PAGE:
FIG. 9A depicts components included in a description of a segment in accordance with embodiment of the
invention;


FIG. 9B depicts components included in a description of an expansion link;


FIG. 9C depicts a collection 420 of segment des
criptions, a collection 460 of expansion links and a
continuous play content store 470 in accordance with an embodiment of the invention;


FIG. 10 is a flowchart depicting playing one or more continuous play segments in accordance with an
embodiment of th
e invention;


FIG. 11 is a flowchart depicting fetching an expansion link list used as operation 510 in FIG. 10 in
accordance with an embodiment of the invention;


FIG. 12 is a flowchart depicting operation 528 from FIG. 10 which determines whether the l
ink stack has
been fully processed in accordance with an embodiment of the invention;


FIG. 13 is a state table of a system in accordance with an embodiment of the invention utilizing flowcharts
10
-
12 and segment descriptions, expansion links and overall
structure of FIGS. 9A, 9B and 9C to perform
actions as represented in FIGS. 3A and 3B;


FIG. 14 shows a block diagram of an apparatus in accordance with an embodiment of the invention
supporting the capturing and playing of continuous play expansion segme
nts;


FIG. 15 shows a block diagram of an apparatus in accordance with a second embodiment of the invention
supporting the capturing and playing of continuous play expansion segments.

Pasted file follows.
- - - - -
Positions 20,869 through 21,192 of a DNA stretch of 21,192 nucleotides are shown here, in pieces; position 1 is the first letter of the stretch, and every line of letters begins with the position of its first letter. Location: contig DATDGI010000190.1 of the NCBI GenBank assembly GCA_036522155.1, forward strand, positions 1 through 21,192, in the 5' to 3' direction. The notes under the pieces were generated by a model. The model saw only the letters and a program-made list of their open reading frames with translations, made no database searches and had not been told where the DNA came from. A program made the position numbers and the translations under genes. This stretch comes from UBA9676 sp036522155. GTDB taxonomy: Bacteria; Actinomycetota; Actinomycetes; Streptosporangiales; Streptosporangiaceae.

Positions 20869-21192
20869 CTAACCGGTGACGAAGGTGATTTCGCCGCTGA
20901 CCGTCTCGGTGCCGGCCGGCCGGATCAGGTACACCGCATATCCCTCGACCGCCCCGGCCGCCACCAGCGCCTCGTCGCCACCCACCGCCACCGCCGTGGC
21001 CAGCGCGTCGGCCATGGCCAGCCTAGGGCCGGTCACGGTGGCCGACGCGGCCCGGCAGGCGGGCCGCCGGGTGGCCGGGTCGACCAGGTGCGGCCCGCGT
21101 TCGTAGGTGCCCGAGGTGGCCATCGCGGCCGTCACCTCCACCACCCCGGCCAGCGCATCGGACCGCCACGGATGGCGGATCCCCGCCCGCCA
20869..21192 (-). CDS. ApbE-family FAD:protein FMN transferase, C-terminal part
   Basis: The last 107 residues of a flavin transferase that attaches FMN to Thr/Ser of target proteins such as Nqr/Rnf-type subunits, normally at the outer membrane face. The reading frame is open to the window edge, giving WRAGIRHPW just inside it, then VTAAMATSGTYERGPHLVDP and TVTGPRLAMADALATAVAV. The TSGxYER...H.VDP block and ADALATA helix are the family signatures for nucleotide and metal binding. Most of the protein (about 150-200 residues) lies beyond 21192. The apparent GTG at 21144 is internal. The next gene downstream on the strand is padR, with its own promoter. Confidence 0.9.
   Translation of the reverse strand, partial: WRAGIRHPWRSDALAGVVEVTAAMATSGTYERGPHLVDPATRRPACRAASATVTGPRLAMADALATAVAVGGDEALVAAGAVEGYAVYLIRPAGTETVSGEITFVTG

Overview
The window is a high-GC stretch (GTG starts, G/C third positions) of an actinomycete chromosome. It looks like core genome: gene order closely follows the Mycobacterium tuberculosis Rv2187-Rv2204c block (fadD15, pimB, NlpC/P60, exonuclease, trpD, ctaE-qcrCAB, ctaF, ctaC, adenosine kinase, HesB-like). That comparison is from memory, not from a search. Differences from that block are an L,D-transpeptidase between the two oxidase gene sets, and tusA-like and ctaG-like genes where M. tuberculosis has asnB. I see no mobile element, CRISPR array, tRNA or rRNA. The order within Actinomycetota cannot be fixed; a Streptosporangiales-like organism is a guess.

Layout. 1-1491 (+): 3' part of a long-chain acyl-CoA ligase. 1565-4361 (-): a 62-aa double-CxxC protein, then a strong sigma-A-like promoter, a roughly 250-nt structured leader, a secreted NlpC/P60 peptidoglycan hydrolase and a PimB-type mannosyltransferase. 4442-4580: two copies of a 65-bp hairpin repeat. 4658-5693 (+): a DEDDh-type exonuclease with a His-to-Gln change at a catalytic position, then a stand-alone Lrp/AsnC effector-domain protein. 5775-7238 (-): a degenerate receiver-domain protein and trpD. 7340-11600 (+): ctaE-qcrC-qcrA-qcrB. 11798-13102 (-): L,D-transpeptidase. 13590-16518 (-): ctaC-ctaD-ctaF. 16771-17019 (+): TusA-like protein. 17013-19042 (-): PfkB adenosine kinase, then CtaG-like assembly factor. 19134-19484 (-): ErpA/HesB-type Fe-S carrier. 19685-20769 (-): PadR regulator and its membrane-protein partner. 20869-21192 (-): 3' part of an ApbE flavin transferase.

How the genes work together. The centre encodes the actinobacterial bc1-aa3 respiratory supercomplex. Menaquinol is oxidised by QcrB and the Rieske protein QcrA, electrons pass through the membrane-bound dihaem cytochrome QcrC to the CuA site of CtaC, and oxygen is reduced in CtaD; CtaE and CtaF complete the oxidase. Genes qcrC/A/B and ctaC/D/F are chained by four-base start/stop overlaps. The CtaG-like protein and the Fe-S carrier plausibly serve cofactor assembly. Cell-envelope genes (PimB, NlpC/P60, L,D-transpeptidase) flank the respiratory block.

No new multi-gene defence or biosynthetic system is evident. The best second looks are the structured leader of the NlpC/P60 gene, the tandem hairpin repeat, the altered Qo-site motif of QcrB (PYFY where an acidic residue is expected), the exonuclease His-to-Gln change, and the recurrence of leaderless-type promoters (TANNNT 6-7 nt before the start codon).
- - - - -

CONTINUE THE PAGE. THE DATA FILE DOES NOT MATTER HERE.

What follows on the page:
DETAILED DESCRIPTION OF THE PREFERRED EMBODIMENTS


FIGS. 1 and 2 wer
e discussed with reference to the prior related art. FIG. 3A diagrams a basic temporal
flow either expanding or not expanding a segment in accordance with an embodiment of the invention.
Continuous play media segments 100, 102 and 104 can either be played
in that order, as indicated by arrow
106, or playing continuous play media segment 102 can be followed by playing continuous play media
segment 104 as indicated by the arrow composed of 108, 110 and 112. Component 108 indicates that
continuous play media s
egment 100 is played. Component 110 indicates that segment 102 is not played,
and that after at most a small amount of time, component 112 indicates that continuous play media segment
104 is played. Note that in certain preferred embodiments a transition b
etween playing segment 100 to
playing segment 102 may be observed by the user/observer. In certain other preferred embodiments, a